Research and studies have shown that if done properly, exercise during pregnancy is not harmful. It did however take a few years to come to this conclusion. Guidelines released by the American College of Obstetricians and Gynecologists (ACOG) have changed significantly from the 1950’s to now.
Back in 1950, the recommended exercise guideline suggested no more than 1 mile of walking per day, broken up into parts. In the 1980’s the guidelines increased to, no more than 15 minutes of continuous exercise with a maximum heart rate of 140 beats per minute. Still not very generous.
Finally in 2002, the ACOG released its most recent guidelines for Exercise while Pregnant, which states that healthy pregnant women can adopt the activity recommendation for the general population, which is 30 minutes or more of moderate exercise on most, if not all, days of the week.
But what type of exercise is best while pregnant? The answer to this just depends on what your fitness level was prior to becoming pregnant. If you weren’t particularly active before, now is not the time to pick up a work out regime, however if you were already active and plan to continue throughout your pregnancy, it’s important to know what to AVOID doing while pregnant.
Exercises Requiring Excessive Skill
This is not the time to start learning new, complex movements. Stick to what you know and are already good at. Which means, try to avoid any fancy “Instagram” exercises, or complicated movements like olympic lifts and kettlebell complexes that look cool, unless you are already competent in them.
High Impact Activities
During pregnancy, your body increases the production of certain hormones, that increase joint laxity and soften the ligaments around joints. Thus, doing activities that subject your body to quick sudden movements, especially with directional changes, ie. agility drills and high impact sports such as football, rugby and soccer should be scaled back or avoided.
The problem with heavy weights isn’t necessarily with the weights themselves. On the contrary, you should actually be trying to maintain your strength and muscle tone, with moderately challenging weights, to contrast the increased joint laxity. The problem occurs, when you hold your breath attempting to lift a heavy weight. This causes an unnecessary increase in your heart rate and blood pressure and can divert blood away from the womb while holding your breath in an attempt to move a heavy weight.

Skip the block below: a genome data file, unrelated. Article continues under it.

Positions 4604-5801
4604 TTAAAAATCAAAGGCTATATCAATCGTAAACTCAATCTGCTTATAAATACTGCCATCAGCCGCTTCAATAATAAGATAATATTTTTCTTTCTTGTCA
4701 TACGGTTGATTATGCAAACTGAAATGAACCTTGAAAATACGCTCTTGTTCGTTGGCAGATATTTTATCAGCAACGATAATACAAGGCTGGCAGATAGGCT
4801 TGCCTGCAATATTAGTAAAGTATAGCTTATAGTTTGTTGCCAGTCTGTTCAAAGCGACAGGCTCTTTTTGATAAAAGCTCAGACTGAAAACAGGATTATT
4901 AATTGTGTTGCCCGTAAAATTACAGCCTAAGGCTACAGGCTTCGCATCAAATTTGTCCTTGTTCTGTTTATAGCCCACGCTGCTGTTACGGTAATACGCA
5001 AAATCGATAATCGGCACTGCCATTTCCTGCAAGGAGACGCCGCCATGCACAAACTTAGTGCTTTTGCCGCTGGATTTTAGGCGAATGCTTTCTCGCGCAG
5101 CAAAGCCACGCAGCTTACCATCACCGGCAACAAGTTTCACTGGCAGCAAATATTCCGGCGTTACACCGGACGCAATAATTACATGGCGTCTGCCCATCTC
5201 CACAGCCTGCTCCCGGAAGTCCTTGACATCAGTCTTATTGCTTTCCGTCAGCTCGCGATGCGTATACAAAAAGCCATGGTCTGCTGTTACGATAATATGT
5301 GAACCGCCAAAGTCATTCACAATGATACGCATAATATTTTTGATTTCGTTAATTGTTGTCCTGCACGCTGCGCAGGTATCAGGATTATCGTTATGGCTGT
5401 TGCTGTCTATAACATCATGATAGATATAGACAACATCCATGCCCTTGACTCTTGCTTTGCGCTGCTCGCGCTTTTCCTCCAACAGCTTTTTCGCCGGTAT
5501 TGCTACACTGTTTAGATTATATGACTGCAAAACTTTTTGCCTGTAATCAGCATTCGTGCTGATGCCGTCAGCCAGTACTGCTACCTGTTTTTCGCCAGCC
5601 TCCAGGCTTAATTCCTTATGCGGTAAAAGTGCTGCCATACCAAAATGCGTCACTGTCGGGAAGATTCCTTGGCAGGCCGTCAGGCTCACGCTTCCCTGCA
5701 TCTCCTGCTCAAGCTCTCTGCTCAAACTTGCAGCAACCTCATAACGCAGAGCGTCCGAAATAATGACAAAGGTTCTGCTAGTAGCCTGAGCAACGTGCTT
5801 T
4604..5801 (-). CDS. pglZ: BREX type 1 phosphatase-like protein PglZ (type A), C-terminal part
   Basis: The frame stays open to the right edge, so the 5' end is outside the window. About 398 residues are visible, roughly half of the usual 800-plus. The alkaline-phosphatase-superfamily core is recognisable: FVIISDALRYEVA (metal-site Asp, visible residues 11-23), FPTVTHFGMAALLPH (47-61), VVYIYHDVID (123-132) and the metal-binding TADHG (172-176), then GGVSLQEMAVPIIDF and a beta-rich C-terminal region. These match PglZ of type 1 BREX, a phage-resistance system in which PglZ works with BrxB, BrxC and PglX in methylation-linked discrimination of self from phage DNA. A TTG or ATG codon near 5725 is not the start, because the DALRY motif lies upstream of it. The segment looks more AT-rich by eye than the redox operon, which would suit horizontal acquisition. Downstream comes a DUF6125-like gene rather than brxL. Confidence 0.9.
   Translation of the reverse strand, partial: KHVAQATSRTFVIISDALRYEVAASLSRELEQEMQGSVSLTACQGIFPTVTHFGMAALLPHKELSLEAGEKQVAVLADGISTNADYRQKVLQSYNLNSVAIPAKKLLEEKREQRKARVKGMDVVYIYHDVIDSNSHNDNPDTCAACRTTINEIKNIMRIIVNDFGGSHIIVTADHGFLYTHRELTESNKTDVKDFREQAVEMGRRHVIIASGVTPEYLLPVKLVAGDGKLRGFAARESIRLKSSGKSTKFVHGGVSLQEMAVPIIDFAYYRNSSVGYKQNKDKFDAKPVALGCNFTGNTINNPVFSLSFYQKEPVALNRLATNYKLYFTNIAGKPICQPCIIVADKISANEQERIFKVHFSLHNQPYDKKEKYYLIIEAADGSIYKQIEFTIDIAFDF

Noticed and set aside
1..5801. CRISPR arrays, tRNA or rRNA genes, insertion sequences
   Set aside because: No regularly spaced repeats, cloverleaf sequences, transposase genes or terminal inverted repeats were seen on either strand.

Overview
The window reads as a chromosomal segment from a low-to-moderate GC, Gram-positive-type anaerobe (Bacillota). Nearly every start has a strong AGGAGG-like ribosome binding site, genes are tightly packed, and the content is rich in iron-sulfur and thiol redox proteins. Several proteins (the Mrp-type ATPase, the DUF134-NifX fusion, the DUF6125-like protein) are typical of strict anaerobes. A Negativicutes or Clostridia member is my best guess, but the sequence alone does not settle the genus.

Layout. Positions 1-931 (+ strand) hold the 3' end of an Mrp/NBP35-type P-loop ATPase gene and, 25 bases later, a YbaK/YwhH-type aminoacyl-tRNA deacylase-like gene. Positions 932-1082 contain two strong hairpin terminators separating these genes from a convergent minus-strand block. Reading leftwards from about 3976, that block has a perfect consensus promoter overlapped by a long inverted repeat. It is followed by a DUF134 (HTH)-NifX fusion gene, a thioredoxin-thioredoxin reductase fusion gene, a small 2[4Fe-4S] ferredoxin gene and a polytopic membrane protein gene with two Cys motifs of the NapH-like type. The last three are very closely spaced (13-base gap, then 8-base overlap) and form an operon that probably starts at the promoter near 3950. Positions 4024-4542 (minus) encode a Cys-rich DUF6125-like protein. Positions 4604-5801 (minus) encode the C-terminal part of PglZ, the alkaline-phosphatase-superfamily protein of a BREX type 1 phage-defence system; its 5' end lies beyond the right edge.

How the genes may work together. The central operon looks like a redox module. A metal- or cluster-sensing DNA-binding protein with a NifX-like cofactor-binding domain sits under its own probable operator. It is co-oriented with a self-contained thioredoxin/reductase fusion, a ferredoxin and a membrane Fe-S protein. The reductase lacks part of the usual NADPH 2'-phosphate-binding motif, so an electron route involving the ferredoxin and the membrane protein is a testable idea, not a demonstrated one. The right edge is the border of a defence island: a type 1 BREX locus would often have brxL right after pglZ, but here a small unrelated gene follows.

As we already know, your body naturally becomes more relaxed and flexible during pregnancy due to an increase of certain hormones, relaxin and progesterone. Thus, stretching during pregnancy should not be excessive. You will want to avoid “forcing” any positions, hyper-extending any joints, excessive flexion of the spine and instead focus on relaxing through your stretches to help alleviate any discomfort or pain.
Extended Time in the Supine Position
While laying on your back may seem like a great idea, after the first trimester, the fetus can compress your vena cava, a major vein that runs up the back side of the abdomen, which is responsible for returning blood to your heart. Besides affecting the mother, this restriction can potentially reduce blood flow to the uterus as well. So avoid long periods of supine exercise and instead switch to side-lying exercises when appropriate.
Not Listening to Your Body
This seems like a “common sense” rule, and it really is. For example, while running may seem like an off-limits exercise, if you are an experienced runner (or experienced exerciser), you should be very in-tune with your body, and you will know when you need to stop running or how much you need to scale back by. The general rule of thumb is to scale back your normal intensity by 20%, but if you are in-tune with your body, you will know if you need to scale it back more, or less.
Not Being Consistent
I wish everyone understood this rule, as it hold true to everyone, not just expectant mothers. Regular and consistent exercise activity is safer and more beneficial than intermittent, sporadic on-again, off-again exercise. At least 3 days a week of moderate exercise or activity is recommended.
Always consult your doctor before starting any exercise program.
This blog post was contributed by Ryan Couri, a Strength, Conditioning and Fat Loss Coach and Head Coach of Instinctive Performance. He is a Martial Artist, Movement Explorer and Master Trainer for Fitness Kickboxing Canada. Instinctive Performance specializes in Small Group Personal Training, both online and offline, for women who are looking to get stronger, fitter and feel more confident.
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